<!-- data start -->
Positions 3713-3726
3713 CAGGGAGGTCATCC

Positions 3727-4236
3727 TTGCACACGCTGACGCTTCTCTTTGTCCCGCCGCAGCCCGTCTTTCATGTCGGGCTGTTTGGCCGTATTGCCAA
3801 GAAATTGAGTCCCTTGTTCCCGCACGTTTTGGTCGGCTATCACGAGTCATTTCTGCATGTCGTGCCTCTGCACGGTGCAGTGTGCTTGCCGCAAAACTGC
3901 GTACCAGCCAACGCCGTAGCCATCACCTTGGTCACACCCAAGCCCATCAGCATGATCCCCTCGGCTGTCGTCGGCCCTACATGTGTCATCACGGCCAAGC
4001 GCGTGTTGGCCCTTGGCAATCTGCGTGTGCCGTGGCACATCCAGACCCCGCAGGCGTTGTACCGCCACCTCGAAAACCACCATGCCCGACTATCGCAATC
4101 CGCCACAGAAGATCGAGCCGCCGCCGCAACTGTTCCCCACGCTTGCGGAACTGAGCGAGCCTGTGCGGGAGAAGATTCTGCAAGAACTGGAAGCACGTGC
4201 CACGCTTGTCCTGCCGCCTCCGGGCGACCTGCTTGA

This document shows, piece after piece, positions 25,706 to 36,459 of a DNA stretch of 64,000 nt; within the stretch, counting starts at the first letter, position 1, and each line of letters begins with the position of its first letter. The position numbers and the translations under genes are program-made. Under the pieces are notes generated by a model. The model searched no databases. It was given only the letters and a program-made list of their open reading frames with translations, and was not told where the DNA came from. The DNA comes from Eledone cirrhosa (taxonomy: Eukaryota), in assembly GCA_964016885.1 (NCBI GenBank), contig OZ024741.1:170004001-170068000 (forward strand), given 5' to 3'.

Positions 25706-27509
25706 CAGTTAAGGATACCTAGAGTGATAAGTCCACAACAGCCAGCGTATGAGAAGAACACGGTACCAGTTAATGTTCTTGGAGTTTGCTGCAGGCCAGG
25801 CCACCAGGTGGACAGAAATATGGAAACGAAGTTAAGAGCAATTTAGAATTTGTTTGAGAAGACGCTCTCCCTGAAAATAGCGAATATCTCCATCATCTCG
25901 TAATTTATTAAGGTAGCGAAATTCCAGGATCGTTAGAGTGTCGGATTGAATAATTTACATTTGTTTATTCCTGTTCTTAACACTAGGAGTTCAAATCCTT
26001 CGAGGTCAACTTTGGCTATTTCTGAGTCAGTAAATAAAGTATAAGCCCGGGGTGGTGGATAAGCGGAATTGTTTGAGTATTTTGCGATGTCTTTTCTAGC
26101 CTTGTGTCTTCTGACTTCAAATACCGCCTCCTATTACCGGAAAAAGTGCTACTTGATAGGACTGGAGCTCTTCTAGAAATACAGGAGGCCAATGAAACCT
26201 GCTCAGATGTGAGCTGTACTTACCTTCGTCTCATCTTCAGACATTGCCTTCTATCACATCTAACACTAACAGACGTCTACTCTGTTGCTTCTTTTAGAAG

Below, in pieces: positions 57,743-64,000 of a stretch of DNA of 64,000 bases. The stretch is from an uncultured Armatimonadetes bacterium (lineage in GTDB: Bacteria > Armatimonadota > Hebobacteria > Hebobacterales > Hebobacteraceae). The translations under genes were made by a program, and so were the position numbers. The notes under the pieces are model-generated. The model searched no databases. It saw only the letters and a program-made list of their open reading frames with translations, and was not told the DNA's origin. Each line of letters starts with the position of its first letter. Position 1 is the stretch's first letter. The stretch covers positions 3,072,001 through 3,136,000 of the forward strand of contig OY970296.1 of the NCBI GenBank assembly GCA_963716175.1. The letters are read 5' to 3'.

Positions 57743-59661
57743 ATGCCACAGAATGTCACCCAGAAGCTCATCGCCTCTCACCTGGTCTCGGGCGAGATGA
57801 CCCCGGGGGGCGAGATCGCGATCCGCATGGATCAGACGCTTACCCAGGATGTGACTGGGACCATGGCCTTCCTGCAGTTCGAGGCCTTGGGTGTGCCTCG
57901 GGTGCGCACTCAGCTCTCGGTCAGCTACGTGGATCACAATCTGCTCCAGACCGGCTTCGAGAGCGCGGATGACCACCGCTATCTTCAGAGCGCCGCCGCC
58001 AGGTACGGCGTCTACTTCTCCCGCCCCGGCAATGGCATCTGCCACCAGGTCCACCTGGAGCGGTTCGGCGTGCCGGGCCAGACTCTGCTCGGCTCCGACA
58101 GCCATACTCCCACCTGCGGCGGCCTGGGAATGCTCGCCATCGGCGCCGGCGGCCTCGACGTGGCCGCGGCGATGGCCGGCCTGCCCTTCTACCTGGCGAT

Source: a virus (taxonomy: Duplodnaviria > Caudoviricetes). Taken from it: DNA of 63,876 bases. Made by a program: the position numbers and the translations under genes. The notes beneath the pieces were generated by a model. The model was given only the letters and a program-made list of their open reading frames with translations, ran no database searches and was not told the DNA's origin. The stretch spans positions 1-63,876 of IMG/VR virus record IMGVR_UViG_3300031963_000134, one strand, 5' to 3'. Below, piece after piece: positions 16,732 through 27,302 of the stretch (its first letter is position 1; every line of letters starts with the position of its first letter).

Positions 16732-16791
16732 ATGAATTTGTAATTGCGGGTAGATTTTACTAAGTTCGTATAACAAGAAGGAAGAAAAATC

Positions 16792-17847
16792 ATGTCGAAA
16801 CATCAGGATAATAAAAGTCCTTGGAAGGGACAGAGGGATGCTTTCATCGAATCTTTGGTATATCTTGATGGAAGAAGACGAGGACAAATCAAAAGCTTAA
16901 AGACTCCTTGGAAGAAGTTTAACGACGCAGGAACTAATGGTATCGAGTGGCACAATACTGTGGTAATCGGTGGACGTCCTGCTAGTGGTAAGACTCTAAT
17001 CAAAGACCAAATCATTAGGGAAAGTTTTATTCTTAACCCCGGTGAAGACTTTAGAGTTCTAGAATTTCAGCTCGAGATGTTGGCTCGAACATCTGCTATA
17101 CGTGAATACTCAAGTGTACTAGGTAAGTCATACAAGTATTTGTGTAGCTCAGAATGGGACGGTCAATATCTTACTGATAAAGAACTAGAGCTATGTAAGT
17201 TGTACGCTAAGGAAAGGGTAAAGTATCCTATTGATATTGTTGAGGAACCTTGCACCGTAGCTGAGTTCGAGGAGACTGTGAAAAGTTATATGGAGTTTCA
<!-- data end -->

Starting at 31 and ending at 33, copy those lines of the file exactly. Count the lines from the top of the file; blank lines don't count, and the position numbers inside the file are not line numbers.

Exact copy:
16901 AGACTCCTTGGAAGAAGTTTAACGACGCAGGAACTAATGGTATCGAGTGGCACAATACTGTGGTAATCGGTGGACGTCCTGCTAGTGGTAAGACTCTAAT
17001 CAAAGACCAAATCATTAGGGAAAGTTTTATTCTTAACCCCGGTGAAGACTTTAGAGTTCTAGAATTTCAGCTCGAGATGTTGGCTCGAACATCTGCTATA
17101 CGTGAATACTCAAGTGTACTAGGTAAGTCATACAAGTATTTGTGTAGCTCAGAATGGGACGGTCAATATCTTACTGATAAAGAACTAGAGCTATGTAAGT